In addition to a career mode filled with single events, annual games and championship races, Push the Limit also includes single race event and multiplayer options. Since single race exhibitions don’t require any sort of detailed analysis or in-depth descriptors, we’ll move onto multiplayer, where local and online play both factor in. I tried jumping online twice, but couldn’t find anyone on the servers, leaving that as a facet of the game which couldn’t be explored. However, I did have a second person jump in for versus and party mode gameplay, with the latter being a team-based relay event. Surprisingly enough, the swimming mechanics seemed to improve during local versus action, though they still weren’t great. My friend tried single player as well, and had the same exact issues I did.
Like always, my intention going in was to give Michael Phelps: Push the Limit a fair shot, which I believe I did. I took my time and attempted to learn how this game works, but no change in my physical speed or movement style changed my final placement. Nor did any of those alterations make the mentioned issues dissipate. Screwing up would result in a complete stop, which was always incredibly debilitating because it’d take forever to get moving again. I waited and ended up downloading the title’s first update when it became available, but it didn’t seem to change much. You may be wondering if I calibrated my Kinect before playing, which I actually did – a couple of times just to make sure it was correctly done.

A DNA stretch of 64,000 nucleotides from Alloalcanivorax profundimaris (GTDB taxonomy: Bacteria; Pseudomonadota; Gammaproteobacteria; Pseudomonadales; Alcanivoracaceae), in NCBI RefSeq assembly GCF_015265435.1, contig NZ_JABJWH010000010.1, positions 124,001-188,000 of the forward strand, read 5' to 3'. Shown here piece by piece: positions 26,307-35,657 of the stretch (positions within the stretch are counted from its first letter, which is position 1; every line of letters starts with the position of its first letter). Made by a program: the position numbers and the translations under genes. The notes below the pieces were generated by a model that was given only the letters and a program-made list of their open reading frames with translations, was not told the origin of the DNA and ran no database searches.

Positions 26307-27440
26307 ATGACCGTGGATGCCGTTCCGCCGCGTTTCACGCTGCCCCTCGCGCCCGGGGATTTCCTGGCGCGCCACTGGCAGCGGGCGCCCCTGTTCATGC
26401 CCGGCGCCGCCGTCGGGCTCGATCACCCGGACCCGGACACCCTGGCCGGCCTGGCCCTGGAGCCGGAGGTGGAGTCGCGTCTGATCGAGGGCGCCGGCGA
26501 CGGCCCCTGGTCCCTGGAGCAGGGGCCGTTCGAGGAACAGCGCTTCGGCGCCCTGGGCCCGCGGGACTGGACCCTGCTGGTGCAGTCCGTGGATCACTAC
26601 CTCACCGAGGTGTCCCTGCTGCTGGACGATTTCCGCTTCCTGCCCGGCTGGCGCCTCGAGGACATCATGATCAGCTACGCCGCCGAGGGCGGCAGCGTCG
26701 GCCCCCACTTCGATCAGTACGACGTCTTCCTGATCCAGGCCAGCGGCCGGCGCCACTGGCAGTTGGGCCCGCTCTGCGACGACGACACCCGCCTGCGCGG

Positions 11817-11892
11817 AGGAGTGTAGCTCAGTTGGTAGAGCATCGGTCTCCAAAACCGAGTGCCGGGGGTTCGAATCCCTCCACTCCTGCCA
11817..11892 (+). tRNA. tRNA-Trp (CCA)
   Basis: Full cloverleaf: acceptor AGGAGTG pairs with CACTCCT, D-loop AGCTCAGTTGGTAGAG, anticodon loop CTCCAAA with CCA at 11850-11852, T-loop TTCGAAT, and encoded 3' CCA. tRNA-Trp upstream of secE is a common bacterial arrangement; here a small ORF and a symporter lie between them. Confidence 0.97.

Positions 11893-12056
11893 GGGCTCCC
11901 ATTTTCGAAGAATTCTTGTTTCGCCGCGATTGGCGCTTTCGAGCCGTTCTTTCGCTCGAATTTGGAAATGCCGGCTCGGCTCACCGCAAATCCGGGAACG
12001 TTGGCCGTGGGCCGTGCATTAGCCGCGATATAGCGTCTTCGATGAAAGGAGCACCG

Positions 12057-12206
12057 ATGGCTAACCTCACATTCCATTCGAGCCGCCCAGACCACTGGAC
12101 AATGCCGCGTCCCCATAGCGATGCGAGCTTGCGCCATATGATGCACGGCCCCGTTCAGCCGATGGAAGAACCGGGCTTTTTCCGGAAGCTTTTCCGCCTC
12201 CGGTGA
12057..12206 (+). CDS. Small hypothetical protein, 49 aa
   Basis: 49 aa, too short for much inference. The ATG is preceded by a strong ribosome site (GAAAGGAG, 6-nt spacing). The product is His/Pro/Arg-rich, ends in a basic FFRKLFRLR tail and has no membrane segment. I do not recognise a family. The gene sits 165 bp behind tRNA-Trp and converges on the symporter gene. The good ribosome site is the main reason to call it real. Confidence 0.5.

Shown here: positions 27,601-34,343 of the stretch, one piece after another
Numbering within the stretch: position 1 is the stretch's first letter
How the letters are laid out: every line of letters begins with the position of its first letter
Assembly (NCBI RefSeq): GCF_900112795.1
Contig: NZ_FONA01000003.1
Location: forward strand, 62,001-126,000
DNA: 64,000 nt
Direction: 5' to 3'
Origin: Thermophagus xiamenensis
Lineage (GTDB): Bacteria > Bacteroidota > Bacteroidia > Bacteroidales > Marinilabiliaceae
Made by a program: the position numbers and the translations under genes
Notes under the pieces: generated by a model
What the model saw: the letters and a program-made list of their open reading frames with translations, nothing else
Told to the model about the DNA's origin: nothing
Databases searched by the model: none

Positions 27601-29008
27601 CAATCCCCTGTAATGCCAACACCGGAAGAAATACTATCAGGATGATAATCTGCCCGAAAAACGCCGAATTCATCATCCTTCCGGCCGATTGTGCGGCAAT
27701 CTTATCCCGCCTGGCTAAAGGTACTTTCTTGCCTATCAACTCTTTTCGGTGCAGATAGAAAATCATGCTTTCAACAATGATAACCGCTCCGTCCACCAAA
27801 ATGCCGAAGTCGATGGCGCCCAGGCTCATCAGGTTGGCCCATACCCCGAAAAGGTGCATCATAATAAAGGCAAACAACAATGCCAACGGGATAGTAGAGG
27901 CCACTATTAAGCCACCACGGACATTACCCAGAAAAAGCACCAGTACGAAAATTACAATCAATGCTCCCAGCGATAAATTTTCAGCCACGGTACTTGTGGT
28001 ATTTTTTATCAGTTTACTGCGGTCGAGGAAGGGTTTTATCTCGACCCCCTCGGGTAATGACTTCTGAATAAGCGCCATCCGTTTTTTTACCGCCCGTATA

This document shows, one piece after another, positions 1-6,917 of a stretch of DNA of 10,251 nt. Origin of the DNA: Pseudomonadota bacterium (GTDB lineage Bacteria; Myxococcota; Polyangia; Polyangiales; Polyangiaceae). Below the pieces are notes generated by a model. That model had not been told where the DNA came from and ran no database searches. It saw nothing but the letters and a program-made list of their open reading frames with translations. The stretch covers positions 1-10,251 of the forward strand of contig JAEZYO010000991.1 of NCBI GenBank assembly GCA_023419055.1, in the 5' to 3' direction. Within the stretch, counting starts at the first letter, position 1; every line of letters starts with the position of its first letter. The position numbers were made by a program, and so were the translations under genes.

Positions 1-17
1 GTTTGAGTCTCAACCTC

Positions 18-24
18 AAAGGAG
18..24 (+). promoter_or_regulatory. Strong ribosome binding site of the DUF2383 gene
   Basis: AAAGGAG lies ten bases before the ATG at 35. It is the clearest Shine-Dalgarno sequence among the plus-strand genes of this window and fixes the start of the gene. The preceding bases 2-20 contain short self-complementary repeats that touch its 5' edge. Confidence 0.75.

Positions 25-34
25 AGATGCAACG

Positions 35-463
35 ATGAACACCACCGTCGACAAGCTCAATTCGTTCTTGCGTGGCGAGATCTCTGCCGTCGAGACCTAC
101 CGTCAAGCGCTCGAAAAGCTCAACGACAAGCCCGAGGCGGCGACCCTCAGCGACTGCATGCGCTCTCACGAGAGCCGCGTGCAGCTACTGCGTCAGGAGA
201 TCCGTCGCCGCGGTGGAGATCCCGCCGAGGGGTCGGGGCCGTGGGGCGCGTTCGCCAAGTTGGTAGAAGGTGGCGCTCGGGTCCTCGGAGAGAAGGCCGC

To be fair to Blitz Games; the rest of the package isn’t too bad. Its visuals are pretty shiny with some decent character details amidst nice-looking and varied pools. It was neat to be swimming during that first indoor race, with a thunderstorm going on outside. The same goes for Push the Limit‘s rooftop environments, detailed arctic pool and nice firework effects. Overall, its presentation aspects are pretty solid and tend to be hard to complain about. Though, one interesting visual detraction is the fact that your swimmer’s torso remains relatively rigid during pre-race fan salutes. The player gets to wave his or her arms in order to get the fans excited, though only your arms move realistically. It’s a surprisingly big part of the game, doling out a stamina boost if done correctly.
If Michael Phelps: Push the Limit was refined and had its movement mechanics corrected, this review would most-likely be more favourable. During my time spent swinging my arms along to its beat, I noticed the building blocks for what could be a pretty competent swimming simulation. Unfortunately, gameplay precision issues prevented that from occurring with this inaugural release. If you love swimming, I recommend going to a public swimming pool or buying one of your own because this game won’t satisfy your needs. It’s quite a workout, but doesn’t swim like the fishes.
This review is based on an Xbox 360 copy of the game which we received for review purposes.
Unfortunately, the majority of the game's motion-sensing mechanics don't work very well, making it difficult, confusing and just not a lot of fun to play.